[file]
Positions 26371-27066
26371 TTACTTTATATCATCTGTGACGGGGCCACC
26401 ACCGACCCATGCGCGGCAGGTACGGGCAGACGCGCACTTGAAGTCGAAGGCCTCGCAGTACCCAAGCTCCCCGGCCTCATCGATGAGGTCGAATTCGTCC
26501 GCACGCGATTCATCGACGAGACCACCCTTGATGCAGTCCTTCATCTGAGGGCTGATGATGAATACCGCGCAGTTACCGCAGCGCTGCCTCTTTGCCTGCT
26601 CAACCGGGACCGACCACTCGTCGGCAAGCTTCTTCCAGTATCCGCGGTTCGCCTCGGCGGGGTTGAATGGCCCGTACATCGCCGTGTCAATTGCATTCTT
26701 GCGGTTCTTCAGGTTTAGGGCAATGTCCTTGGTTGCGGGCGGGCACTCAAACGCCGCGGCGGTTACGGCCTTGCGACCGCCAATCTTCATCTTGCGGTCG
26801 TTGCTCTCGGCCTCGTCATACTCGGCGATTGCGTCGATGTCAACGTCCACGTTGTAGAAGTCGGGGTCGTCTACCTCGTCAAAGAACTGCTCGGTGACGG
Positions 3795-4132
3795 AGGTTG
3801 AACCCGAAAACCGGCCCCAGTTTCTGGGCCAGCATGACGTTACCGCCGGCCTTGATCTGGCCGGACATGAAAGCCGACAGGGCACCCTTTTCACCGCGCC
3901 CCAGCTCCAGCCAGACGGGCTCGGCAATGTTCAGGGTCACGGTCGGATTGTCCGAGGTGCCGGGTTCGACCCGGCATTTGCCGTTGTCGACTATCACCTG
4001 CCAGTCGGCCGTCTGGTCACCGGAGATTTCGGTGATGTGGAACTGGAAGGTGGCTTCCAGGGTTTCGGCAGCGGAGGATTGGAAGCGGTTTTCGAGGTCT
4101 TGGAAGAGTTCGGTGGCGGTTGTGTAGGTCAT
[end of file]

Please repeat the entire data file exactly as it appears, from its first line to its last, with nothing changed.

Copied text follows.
Positions 26371-27066
26371 TTACTTTATATCATCTGTGACGGGGCCACC
26401 ACCGACCCATGCGCGGCAGGTACGGGCAGACGCGCACTTGAAGTCGAAGGCCTCGCAGTACCCAAGCTCCCCGGCCTCATCGATGAGGTCGAATTCGTCC
26501 GCACGCGATTCATCGACGAGACCACCCTTGATGCAGTCCTTCATCTGAGGGCTGATGATGAATACCGCGCAGTTACCGCAGCGCTGCCTCTTTGCCTGCT
26601 CAACCGGGACCGACCACTCGTCGGCAAGCTTCTTCCAGTATCCGCGGTTCGCCTCGGCGGGGTTGAATGGCCCGTACATCGCCGTGTCAATTGCATTCTT
26701 GCGGTTCTTCAGGTTTAGGGCAATGTCCTTGGTTGCGGGCGGGCACTCAAACGCCGCGGCGGTTACGGCCTTGCGACCGCCAATCTTCATCTTGCGGTCG
26801 TTGCTCTCGGCCTCGTCATACTCGGCGATTGCGTCGATGTCAACGTCCACGTTGTAGAAGTCGGGGTCGTCTACCTCGTCAAAGAACTGCTCGGTGACGG
Positions 3795-4132
3795 AGGTTG
3801 AACCCGAAAACCGGCCCCAGTTTCTGGGCCAGCATGACGTTACCGCCGGCCTTGATCTGGCCGGACATGAAAGCCGACAGGGCACCCTTTTCACCGCGCC
3901 CCAGCTCCAGCCAGACGGGCTCGGCAATGTTCAGGGTCACGGTCGGATTGTCCGAGGTGCCGGGTTCGACCCGGCATTTGCCGTTGTCGACTATCACCTG
4001 CCAGTCGGCCGTCTGGTCACCGGAGATTTCGGTGATGTGGAACTGGAAGGTGGCTTCCAGGGTTTCGGCAGCGGAGGATTGGAAGCGGTTTTCGAGGTCT
4101 TGGAAGAGTTCGGTGGCGGTTGTGTAGGTCAT